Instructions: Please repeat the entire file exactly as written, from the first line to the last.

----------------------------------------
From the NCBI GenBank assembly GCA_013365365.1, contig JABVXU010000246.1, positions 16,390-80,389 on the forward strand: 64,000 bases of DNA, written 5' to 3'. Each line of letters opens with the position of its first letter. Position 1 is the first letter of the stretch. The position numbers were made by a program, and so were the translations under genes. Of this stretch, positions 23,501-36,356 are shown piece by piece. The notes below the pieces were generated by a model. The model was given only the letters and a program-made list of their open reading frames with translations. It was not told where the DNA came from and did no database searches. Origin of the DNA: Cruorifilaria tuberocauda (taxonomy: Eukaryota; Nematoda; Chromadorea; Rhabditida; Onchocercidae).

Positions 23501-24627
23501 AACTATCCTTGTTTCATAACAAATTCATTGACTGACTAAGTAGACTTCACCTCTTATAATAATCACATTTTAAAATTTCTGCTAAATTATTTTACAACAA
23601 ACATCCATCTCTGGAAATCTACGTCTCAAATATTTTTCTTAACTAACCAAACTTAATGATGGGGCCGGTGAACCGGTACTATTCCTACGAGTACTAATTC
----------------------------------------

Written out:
From the NCBI GenBank assembly GCA_013365365.1, contig JABVXU010000246.1, positions 16,390-80,389 on the forward strand: 64,000 bases of DNA, written 5' to 3'. Each line of letters opens with the position of its first letter. Position 1 is the first letter of the stretch. The position numbers were made by a program, and so were the translations under genes. Of this stretch, positions 23,501-36,356 are shown piece by piece. The notes below the pieces were generated by a model. The model was given only the letters and a program-made list of their open reading frames with translations. It was not told where the DNA came from and did no database searches. Origin of the DNA: Cruorifilaria tuberocauda (taxonomy: Eukaryota; Nematoda; Chromadorea; Rhabditida; Onchocercidae).

Positions 23501-24627
23501 AACTATCCTTGTTTCATAACAAATTCATTGACTGACTAAGTAGACTTCACCTCTTATAATAATCACATTTTAAAATTTCTGCTAAATTATTTTACAACAA
23601 ACATCCATCTCTGGAAATCTACGTCTCAAATATTTTTCTTAACTAACCAAACTTAATGATGGGGCCGGTGAACCGGTACTATTCCTACGAGTACTAATTC